- Errors in typing the email address.
- The member’s email server (and yes, this included some major corporations) was down at the time the message was sent.
- The member’s email box exceeded its message or storage limit.
- The sending mail system had technical compatibility issues with the receiving email system.
Note the latter four apply to internal corporate email systems as well as external systems. So you can imagine how I cringe when I hear a critical message was sent by “high priority” email. Doubly so when the sender and receiver sit just yards or miles from each other.
Can you hear me now? Even with dropped calls and “dead zones”, you are more likely to get your point across by cell phone as opposed to email. So my lesson learned for this week: if you have an urgent message, choose the method that has the best chance of receipt to ensure a timely and accurate resolution. Sending high priority email just leaves things too much to chance.
“PLAN” is not a Four-Letter Word (Part II)
Moving forward ten years, I found myself as a program manager responsible for several projects related to a $10M+ Unix rollout. A colleague was responsible for the procurement and hardware side of the operations while I was tasked with getting a workstation into the hands of 400 developers in 16 locations. Each had to be trained on the basic operations of their workstation, they had to receive specialized training for their area of expertise, and I had to manage the support of the systems going forward.
Things were all well until I found myself in the middle of an emergency meeting called by senior management. It seems like their initial decision to exclude any form of internal network wasn’t going to fly. What’s more, other company divisions were approached for assistance, but their charges proved to be several times management expectations, especially since there was nothing budgeted. I was quickly introduced to a consultant since the workstations were due to start arriving in six months. We had a week or so to plan how to install a Unix LAN in a nine-story building, another two-story building, and to provide a solution for field offices – the other 14 locations.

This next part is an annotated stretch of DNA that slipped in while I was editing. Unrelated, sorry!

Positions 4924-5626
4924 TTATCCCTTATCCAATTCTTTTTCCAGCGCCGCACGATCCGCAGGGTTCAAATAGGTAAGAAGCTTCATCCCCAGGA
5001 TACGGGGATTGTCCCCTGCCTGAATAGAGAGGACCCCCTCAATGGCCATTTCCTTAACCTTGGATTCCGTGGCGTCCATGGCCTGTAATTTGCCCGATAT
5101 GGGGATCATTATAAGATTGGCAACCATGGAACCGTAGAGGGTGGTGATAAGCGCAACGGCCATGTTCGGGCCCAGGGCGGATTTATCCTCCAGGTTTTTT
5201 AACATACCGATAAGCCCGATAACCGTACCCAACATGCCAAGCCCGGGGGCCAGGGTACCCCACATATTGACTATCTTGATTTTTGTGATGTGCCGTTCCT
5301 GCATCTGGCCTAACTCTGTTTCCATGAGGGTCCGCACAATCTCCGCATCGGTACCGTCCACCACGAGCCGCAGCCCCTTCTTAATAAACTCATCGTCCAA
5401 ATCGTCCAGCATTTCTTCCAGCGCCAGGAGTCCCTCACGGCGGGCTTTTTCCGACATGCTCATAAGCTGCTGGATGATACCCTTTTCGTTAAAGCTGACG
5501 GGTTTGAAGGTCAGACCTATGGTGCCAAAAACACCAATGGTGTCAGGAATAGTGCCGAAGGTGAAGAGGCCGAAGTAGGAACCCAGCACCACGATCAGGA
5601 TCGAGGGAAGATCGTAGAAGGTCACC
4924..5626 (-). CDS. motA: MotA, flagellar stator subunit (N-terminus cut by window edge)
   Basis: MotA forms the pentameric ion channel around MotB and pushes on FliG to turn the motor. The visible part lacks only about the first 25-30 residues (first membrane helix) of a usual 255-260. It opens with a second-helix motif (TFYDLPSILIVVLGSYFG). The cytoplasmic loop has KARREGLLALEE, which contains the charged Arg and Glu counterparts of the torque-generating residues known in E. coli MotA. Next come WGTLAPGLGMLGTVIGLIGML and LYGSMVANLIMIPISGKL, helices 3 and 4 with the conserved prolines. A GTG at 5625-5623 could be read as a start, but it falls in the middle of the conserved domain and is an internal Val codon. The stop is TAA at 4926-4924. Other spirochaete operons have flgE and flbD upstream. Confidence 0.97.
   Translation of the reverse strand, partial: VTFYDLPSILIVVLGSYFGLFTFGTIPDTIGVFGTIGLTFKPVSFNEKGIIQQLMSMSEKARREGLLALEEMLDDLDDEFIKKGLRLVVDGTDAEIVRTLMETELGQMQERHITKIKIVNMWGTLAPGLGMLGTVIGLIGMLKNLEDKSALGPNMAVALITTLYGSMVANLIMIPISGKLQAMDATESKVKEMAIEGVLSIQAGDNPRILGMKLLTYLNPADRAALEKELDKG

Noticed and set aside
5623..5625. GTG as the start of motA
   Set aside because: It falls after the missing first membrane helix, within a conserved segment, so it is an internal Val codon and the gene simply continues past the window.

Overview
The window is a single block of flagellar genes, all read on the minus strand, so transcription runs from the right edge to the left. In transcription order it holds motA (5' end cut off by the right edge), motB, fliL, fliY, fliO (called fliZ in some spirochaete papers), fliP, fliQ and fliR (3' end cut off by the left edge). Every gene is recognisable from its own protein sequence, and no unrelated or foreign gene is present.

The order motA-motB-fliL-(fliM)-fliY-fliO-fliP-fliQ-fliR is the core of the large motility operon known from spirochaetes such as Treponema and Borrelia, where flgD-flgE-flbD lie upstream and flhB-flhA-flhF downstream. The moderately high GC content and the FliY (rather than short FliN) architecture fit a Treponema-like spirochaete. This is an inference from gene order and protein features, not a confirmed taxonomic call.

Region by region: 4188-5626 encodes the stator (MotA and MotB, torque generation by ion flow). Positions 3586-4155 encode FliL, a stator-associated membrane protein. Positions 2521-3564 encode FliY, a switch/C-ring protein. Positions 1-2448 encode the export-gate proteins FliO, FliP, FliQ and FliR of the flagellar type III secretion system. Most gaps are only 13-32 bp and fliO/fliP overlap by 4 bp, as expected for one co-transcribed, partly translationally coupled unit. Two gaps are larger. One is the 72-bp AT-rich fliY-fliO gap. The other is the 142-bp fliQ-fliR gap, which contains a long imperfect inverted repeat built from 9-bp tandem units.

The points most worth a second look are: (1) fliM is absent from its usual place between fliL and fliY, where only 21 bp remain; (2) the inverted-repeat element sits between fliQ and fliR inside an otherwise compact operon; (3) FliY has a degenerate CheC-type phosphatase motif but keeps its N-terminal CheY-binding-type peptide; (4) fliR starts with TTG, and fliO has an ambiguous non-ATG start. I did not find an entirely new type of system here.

With our short time together, we put together a detailed work breakdown structure and a basic diagram of our network plans. A detailed budget added up the various hubs, brouters, wiring segments, construction effort to build shelving in phone closets, building services support to pull wires, and telephone and electrical personnel to assist. Over the course of the project there would be more than a dozen people involved.
Once more, we did our homework. It turns out every office already had an extra jack for telephones or modems that could be used for the LAN – we carefully tested this “theory”. This was perhaps the largest savings of the entire project. But after putting together a $300K budget, senior managers asked us to find ways to trim $50K. We reviewed the plans and decided we could use a less formal wiring plan in the smaller building – the company had a short term lease there. Making some of the wiring up in-house also saved a few dollars.
With careful management of the installation of each major segment, we had the basic wiring in place, incorporated our laboratory workstations into the network, and also brought on a collection of PCs and Macs – all with a comfortable margin before the workstations arrived. The project finished on time, and below budget a sufficient amount for us to include a T1 line to connect the two facilities together – something management was willing to forego if necessary.
But what has happened to common sense and good project management practice since then? “Plan” seems to have become a four-letter word. I’ve worked for a debt funded company where the owner’s mantra was “I wanted it yesterday”. That company was bankrupt within a year. I speak with companies who are developing without planning and simply calling it “rapid application development”. Like “The Apprentice”, their project managers just “chase everyone around” on a daily basis. Then there are others that start 20 different projects with the resources to do a far smaller number well. Client satisfaction suffers from broken promises and lower quality.
It might be overly bold to say I never managed a project with lots of good planning that didn’t come in on time and on budget, but the record seems to speak for itself. So next time you are about to start a project, make sure you will be allowed to use the p-l-a-n word!
“PLAN” is not a Four-Letter Word (Part I)
Back in the early 80s when corporations like IBM and Univac were mainframe giants, it took the typical systems team 3-5 years to produce a new compiler. It was during that time I took on a project to finish where some R&D; left off. The goal: produce a compiler, assembler, and linkage editor for a family of computers in use in the world’s largest private computer network. This was critical because the only tool in existence was a non-relocatable assembler (a throwback to the 60s). Development builds of code were running for more than eight hours and productivity was low. Introducing the notion of relocatable code would drop the time to minutes, allowing the development team to be more productive. More productivity would allow faster development of key network-related products and services.